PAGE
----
SALT LAKE CITY — This week in 1982, President Ronald Reagan visited Utah. He toured Welfare Square, run by The Church of Jesus Christ of Latter-day Saints. Then he spoke in Hooper, where thousands of people turned out despite cold temperatures and lots of rain.
The Weber County Sheriff’s Mounted Posse gave him a badge, which, he joked, would help him, “stop some of the highway robbery that’s going on in Washington.” He ended the speech on a serious note, calling for a spiritual renewal nationwide.
Did you catch that? It was cold and raining — this exact time of year.
Look outside. See anything like that now? I thought so.
Life in the West — even in the era of tap water, air conditioning and plentiful supermarkets — is a constant struggle against natural forces that test the limits of endurance. Often, nature here acts as a huckster or a carnival barker, making things appear differently than they really are. We trust nature too much, never suspecting her of affinity fraud.
That may be why, as the website ilovehistory.utah.gov notes, the Cumsee family decided to buy land in Iron County back in 1912, after seeing it for the first time. Rain had been plentiful that year. The grass was green. Wild horses frolicked. Pools of fresh water shimmered. What could go wrong?
You could answer that, I’m sure. Not long after they signed the deed, a drought settled in. Their diamond investment turned to paste, and then to dust.
We’re turning to dust again. Experts say conditions are particularly harsh all over the West because the climate is changing. I’m not going to get into the causes. But I am going to get into what we ought to do about it.
Simply put, we have to get people to start paying the actual cost of the water they use. It’s the only way to make sure we still have enough of it as millions more people move in.
The Utah Drought Review and Reporting Committee met this week. That, in and of itself, is not a good sign. According to law, the committee meets only when drought conditions reach a critical level. It hadn’t met in almost 10 years.
Six counties in Utah have declared disasters due to a lack of rain, qualifying them for some federal assistance. Farmers and ranchers are suffering huge financial losses. Grazing land is disappearing. Trout are being moved to hatcheries because natural streams are dry. Fires this summer cost millions more than state officials had budgeted. Reservoirs are at 65 percent of capacity statewide.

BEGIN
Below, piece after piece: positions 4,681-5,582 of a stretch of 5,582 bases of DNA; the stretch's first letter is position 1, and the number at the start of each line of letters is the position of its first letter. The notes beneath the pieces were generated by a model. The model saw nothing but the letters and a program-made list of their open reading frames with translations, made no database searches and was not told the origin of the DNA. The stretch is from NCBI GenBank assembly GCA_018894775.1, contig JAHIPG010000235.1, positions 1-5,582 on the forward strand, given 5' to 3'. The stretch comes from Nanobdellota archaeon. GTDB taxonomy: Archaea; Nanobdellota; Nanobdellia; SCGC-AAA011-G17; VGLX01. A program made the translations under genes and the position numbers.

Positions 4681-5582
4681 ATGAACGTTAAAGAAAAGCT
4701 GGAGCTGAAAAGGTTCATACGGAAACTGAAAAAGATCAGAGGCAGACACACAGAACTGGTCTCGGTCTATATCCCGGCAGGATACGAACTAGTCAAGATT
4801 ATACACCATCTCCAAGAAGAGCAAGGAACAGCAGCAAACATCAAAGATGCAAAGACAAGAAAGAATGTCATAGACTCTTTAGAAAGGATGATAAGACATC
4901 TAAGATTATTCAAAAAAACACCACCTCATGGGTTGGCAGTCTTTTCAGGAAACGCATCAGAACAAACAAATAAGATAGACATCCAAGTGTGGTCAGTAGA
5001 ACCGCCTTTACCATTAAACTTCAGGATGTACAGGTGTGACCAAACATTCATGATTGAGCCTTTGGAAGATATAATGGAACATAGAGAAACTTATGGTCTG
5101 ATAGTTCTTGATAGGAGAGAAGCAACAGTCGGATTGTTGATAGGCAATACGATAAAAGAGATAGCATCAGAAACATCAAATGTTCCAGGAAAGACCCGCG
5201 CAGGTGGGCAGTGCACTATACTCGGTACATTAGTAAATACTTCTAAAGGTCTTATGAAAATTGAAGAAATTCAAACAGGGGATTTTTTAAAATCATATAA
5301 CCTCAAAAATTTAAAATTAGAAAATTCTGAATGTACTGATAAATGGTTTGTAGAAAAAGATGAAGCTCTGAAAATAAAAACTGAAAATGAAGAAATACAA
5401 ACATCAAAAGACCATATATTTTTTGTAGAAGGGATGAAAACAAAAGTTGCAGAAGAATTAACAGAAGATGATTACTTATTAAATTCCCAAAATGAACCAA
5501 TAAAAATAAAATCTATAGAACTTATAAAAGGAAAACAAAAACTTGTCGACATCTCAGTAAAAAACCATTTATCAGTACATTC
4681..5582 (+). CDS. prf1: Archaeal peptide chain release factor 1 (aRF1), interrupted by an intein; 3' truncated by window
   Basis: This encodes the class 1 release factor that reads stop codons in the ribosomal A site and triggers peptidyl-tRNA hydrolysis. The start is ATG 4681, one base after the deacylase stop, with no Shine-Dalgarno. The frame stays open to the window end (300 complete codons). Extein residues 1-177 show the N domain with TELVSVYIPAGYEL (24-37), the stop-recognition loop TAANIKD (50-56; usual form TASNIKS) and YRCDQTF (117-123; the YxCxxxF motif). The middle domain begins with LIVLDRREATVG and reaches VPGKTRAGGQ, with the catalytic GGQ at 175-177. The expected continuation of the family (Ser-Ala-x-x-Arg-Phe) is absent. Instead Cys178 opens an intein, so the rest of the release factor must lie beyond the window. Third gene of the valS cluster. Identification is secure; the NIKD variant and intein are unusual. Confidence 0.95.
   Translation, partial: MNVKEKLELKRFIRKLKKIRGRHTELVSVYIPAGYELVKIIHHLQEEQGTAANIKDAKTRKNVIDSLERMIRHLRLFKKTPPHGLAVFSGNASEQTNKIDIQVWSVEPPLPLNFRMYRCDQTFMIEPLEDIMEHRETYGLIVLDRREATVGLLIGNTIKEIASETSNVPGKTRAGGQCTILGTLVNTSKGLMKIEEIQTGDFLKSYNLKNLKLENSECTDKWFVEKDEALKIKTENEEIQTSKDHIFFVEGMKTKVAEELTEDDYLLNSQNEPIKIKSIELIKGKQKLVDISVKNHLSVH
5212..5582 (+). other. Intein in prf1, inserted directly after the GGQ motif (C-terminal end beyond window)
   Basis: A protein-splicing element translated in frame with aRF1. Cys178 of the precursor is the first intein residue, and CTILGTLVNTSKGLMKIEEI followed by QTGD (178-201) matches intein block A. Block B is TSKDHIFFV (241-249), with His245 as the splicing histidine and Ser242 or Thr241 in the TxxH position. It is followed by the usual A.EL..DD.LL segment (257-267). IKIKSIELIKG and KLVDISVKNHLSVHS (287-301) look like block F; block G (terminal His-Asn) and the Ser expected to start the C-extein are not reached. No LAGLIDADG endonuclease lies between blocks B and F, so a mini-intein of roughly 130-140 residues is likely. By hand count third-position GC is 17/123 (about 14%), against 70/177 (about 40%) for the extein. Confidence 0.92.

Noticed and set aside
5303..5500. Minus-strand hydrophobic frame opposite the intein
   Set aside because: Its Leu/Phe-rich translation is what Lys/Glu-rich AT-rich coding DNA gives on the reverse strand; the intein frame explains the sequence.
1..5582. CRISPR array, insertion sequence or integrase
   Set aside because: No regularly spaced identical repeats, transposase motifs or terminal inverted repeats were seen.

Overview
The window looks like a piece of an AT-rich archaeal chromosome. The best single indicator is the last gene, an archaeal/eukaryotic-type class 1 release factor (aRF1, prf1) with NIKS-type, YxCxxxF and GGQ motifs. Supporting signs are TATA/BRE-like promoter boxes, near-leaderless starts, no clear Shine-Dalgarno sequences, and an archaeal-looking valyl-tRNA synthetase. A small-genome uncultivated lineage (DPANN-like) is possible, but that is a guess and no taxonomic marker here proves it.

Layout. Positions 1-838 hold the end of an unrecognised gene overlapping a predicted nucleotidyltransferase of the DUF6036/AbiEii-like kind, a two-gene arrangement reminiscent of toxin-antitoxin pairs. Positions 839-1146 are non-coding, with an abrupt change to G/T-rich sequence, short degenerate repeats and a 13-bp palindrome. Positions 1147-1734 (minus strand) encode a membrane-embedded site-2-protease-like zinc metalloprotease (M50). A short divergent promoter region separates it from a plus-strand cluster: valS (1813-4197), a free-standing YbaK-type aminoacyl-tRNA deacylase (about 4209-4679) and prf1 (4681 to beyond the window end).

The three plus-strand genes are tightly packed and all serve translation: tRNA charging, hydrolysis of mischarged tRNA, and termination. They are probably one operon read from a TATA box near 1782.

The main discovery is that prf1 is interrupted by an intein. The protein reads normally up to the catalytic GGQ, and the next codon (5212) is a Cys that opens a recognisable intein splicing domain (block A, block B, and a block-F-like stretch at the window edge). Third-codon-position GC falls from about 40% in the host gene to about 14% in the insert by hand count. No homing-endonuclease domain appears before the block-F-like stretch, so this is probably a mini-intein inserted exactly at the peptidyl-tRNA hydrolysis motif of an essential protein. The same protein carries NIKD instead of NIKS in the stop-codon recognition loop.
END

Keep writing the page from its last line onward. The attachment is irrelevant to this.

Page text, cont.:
That could change with a few good storms and a heavy white winter. Or we could find ourselves in an even worse circumstance next spring, with runoff at a trickle and a heavy sun pounding down.
The prudent thing, of course, is to pray for the former and plan for the latter. The meeting didn’t focus on it, but sooner or later water officials are going to have to address ways to get people to use less of a dwindling resource. The most common fallback strategy is to impose water restrictions, force people to ration and do as California did a few years ago — encourage people to shame water wasters on social media.
That would be the wrong approach.
Right now, a lot of water districts receive a good deal of money from property taxes. This allows them to keep water rates artificially low. Even though some of them charge people higher rates the more water they use, those rates still don’t reflect the true cost.
When something is inexpensive, people tend to use more of it. We travel more when gas is cheap. We buy more clothes than our ancestors could have dreamed of, among other things, a good pair of jeans cost about $20 on Amazon.
Get rid of the tax subsidies, then raise everyone’s rates to reflect the precious resource they’re buying.
Charge people less for drinking and showering than for watering lawns. Build smartphone apps that alert them when their monthly usage is about to bump them into a higher rate category.
If we want to be able to drink no matter what the clouds decide to do, conservation has to become something people can’t afford to ignore.
Reagan’s speech all those years ago came near the start of a water year so wet State Street became a river in the spring.
A visitor might have seen that and figured Utah to be a lush, green oasis. Those of us who live here shouldn’t be so easily fooled.